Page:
Updated October 9, 2020
For a small business in financial distress, bankruptcy might be the only viable option. If you need help keeping your company afloat, restructuring debt under Chapter 11 or Chapter 13 (with limitations) might be the life preserver needed to stay in business.
By contrast, if your business is closing, a "straight" or "liquidation" bankruptcy might be the better option. For help, see Chapter 7 Bankruptcy for Small Businesses or learn about the differences between Chapter 7 and Chapter 11 bankruptcy.
Reorganization Benefits for Small Business Owners
Chapters 11 and 13 both allow debtors to propose a plan to restructure their finances, which in turn can help a company stay in business. If you qualify, a Chapter 11 or 13 (with limitations) plan can:
- allow you to retain property needed to operate your business
- give you time to sell assets you don't need or can't afford to keep
- modify payment terms on secured debts (like real property mortgages or equipment loans), and
- discharge (eliminate) obligations that you can't pay over the plan term (in Chapter 11 only).
Most small business owners, when possible, choose Chapter 13 over Chapter 11 (a business can't file for Chapter 13—more below). By contrast, Chapter 11 can provide more flexibility, but it usually costs too much money and takes too much time to be a realistic option for small business owners.
Eligibility for Chapter 11 or Chapter 13 Bankruptcy
Virtually anyone can file for Chapter 11 bankruptcy, whereas many small businesses are ineligible to file for Chapter 13.
- Chapter 13 eligibility. Chapter 13 is available to individuals with regular income. If you operate your business as a sole proprietorship, you can take advantage of Chapter 13 by filing a petition in your name. Your business debts will be included in your plan. Small companies formed as corporations, partnerships or other entities aren't eligible for Chapter 13 relief. However, that's not to say that someone who owns a business can't file an individual Chapter 13--sometimes it helps. Chapter 13 is also subject to debt limitations, which change periodically. As of April 2019, a filer's debt can't exceed $1,257,850 in secured debt and $419,275 in unsecured debt. (Learn more about eligibility for Chapter 13 bankruptcy.)
- Chapter 11 eligibility. Almost anyone can file for bankruptcy under Chapter 11. Individuals, corporations, partnerships, joint ventures, and limited liability companies are all eligible to be Chapter 11 debtors. There are no debt or income requirements or limitations for filing bankruptcy under Chapter 11.
Learn about other options for struggling businesses in Small Business Bankruptcy.
Chapter 11 Proceedings: Pros and Cons
Chapter 11 cases are complex and expensive, which is the most significant disadvantage for small business owners. It's also why Chapter 11 cases make up only a tiny percentage of bankruptcy cases filed. However, special procedures available through Chapter 11, Subdivision V can help lower costs for small businesses.
Important Chapter 11 advantages include:
- The plan creates new contract terms between the debtor and creditors and can be as long as needed, which is helpful for a small business debtor who needs extended payment terms on real property mortgages or equipment loans.
- If less than the full balance on a particular debt is to be paid in the plan, the debt discharge will occur at plan confirmation (approval) rather than after completion of the plan, unless the court approves a plan without creditor consensus in a Chapter 11, Subchapter V case.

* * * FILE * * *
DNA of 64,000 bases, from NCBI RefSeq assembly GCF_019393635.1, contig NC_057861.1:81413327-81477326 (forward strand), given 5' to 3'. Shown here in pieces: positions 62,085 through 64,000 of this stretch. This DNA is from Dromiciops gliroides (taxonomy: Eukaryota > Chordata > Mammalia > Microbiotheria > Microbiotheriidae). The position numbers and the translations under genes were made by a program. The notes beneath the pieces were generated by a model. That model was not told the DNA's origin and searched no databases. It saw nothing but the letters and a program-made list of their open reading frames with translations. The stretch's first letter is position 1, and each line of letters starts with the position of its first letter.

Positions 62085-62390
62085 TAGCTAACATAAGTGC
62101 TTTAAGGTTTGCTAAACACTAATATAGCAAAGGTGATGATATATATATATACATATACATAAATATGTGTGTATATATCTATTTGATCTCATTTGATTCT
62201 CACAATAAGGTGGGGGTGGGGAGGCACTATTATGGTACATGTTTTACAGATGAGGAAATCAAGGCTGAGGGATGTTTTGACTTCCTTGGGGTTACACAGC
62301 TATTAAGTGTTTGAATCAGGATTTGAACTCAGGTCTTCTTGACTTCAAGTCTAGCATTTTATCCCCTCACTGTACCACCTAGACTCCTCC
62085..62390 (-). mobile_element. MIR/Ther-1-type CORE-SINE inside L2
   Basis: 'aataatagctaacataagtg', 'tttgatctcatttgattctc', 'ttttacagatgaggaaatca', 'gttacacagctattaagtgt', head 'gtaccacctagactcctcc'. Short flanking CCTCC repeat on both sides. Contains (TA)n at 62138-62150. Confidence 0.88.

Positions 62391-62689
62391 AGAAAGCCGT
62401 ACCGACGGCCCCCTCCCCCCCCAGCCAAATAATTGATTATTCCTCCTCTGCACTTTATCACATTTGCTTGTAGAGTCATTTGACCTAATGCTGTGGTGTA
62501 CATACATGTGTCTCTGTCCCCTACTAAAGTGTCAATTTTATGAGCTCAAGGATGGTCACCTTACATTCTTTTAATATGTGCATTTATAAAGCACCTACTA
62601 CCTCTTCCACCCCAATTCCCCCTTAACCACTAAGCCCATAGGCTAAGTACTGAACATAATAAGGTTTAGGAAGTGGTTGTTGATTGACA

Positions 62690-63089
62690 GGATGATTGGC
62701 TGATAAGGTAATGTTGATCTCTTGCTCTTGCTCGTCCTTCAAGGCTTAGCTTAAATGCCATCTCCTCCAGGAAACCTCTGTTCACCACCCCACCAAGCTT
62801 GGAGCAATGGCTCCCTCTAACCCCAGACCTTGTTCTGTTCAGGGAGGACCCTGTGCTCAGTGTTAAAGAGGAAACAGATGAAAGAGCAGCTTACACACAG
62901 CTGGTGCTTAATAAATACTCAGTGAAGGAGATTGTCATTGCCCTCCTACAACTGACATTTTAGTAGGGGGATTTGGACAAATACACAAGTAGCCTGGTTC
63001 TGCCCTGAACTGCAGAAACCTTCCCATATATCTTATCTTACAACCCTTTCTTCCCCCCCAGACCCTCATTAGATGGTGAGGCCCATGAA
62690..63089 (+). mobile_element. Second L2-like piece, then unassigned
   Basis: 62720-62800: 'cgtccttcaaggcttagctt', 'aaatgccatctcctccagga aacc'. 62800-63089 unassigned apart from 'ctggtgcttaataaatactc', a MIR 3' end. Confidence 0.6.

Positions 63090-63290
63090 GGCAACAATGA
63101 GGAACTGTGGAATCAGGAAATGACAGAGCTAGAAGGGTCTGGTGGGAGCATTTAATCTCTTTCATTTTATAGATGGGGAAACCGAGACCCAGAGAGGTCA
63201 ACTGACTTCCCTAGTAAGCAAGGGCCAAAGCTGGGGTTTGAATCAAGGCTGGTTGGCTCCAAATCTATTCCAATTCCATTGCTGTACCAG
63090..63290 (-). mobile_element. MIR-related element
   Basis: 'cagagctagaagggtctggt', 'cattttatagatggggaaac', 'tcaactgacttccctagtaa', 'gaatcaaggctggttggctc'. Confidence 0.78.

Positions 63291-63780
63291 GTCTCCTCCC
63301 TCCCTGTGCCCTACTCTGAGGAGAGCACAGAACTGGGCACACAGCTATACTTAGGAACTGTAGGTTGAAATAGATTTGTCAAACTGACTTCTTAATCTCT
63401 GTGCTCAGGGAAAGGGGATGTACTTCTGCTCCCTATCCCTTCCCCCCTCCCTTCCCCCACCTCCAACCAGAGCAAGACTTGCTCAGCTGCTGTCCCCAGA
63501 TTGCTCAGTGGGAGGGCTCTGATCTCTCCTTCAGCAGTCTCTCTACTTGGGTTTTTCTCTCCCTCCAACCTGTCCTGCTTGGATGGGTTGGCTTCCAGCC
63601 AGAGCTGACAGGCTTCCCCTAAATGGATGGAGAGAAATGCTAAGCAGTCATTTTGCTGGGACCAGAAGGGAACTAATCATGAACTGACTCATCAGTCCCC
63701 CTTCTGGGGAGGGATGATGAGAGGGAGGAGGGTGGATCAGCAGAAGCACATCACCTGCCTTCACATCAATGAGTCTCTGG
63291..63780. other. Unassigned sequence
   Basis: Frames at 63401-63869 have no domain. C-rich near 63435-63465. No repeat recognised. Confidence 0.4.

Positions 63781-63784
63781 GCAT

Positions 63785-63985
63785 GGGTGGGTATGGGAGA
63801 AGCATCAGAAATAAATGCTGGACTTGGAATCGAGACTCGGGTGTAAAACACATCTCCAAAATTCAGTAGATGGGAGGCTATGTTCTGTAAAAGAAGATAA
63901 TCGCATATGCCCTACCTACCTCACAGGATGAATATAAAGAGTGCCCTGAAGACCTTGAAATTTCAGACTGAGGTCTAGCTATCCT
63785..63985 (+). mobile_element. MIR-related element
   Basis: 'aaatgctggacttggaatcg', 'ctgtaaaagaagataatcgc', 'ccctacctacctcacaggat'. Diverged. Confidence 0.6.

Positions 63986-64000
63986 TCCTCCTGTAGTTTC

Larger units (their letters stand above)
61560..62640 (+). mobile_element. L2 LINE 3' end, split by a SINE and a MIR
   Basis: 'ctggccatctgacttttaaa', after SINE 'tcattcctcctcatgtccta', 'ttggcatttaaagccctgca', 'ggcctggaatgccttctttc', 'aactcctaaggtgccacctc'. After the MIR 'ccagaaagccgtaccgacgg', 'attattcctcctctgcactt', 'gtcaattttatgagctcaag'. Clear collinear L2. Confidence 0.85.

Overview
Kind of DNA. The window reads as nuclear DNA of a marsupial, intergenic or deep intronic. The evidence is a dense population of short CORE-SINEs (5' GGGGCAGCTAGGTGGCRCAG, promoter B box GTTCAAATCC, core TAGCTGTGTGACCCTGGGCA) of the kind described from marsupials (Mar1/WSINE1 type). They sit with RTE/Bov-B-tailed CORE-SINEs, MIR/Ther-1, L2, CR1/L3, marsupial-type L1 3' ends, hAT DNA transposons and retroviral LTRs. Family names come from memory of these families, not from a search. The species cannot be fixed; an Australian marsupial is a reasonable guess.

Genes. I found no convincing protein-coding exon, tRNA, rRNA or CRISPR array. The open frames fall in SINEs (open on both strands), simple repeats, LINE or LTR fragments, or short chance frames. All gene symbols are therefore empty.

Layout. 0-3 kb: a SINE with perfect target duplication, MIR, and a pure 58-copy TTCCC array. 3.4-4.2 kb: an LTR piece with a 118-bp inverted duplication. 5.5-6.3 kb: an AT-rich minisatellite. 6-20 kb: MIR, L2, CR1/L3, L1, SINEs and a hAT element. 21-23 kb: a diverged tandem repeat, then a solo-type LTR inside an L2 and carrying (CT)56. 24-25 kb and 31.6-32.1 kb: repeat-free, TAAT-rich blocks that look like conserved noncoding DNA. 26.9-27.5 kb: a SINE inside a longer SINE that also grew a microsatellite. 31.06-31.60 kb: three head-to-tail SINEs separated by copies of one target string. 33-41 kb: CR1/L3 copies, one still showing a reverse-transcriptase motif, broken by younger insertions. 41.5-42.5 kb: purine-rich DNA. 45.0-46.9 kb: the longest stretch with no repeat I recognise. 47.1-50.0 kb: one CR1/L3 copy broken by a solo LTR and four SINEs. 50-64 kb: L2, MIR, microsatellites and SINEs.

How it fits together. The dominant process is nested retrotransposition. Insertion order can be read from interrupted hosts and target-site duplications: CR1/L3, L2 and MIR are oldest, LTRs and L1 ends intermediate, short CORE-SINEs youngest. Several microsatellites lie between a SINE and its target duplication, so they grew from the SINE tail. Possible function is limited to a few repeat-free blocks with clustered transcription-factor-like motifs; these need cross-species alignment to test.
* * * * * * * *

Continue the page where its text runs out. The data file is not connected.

- Chapter 11 doesn't require debtors to turn over their disposable income to a trustee. The "debtor in possession" remains in control of the business.
- In Chapter 11, the appointment of a trustee to manage the case is the exception rather than the rule and usually appointed for gross mismanagement or fraud.
Also, small business debtors can take advantage of special provisions that help streamline Chapter 11 matters. You'll qualify as a small business debtor under Chapter 11, Subchapter V if you're an individual or entity who is:
- engaged in business or other commercial activities, and
- meets current debt limitations, excluding obligations owed to insiders such as family members of the business owner. The current debt limit of $7,500,000 is effective until March 26, 2021, and will revert back to $2,725,625 or less thereafter (check the figures on the U.S. Courts Bankruptcy webpage).
For more information, see Chapter 11 Bankruptcy: An Overview.
Chapter 13 Proceedings: Pros and Cons
The biggest downside to Chapter 13 is that it's available only to sole proprietors filing as individuals. Also, the debt limitations are significantly lower than those for small businesses in Chapter 11, Subchapter V. However, sometimes a business owner only needs help with personal debts. In that case, an individual Chapter 13 filing could be beneficial.
Other limitations include:
- Chapter 13 plans are limited to five years, which can be difficult if the debtor must pay a lot to retain assets needed to continue in business. For instance, the debtor might owe substantial arrearages for equipment used as collateral to secure an overdue debt.
- The debtor must pay all disposable income—the difference between his or her monthly earnings and the amount reasonably necessary for support—into a repayment plan.
- A Chapter 13 trustee is always appointed to distribute plan funds to
Otherwise, Chapter 13 would likely be the preferred choice because:
- It's significantly cheaper to file for Chapter 13 than Chapter 11.
- The plan approval process tends to be quicker.
- A debtor can discharge more debt types, such as nonsupport obligations arising from a marital property settlement agreement.
- The court will shorten the commitment period if the debtor pays all unsecured creditors in full.
Find out more in Chapter 13 Bankruptcy for Small Business Owners.